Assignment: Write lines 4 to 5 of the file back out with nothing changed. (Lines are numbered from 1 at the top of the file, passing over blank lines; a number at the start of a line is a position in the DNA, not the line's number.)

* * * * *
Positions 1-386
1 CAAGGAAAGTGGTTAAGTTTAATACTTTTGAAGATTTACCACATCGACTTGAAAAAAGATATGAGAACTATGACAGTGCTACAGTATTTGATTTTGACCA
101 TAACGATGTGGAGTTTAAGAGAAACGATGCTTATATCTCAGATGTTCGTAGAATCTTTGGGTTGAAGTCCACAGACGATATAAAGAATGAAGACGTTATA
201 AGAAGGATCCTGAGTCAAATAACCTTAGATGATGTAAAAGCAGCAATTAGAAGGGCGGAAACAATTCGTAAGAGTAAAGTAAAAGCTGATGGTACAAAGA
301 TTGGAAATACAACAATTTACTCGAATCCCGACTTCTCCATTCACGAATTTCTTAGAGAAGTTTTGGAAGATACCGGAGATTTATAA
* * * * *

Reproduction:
201 AGAAGGATCCTGAGTCAAATAACCTTAGATGATGTAAAAGCAGCAATTAGAAGGGCGGAAACAATTCGTAAGAGTAAAGTAAAAGCTGATGGTACAAAGA
301 TTGGAAATACAACAATTTACTCGAATCCCGACTTCTCCATTCACGAATTTCTTAGAGAAGTTTTGGAAGATACCGGAGATTTATAA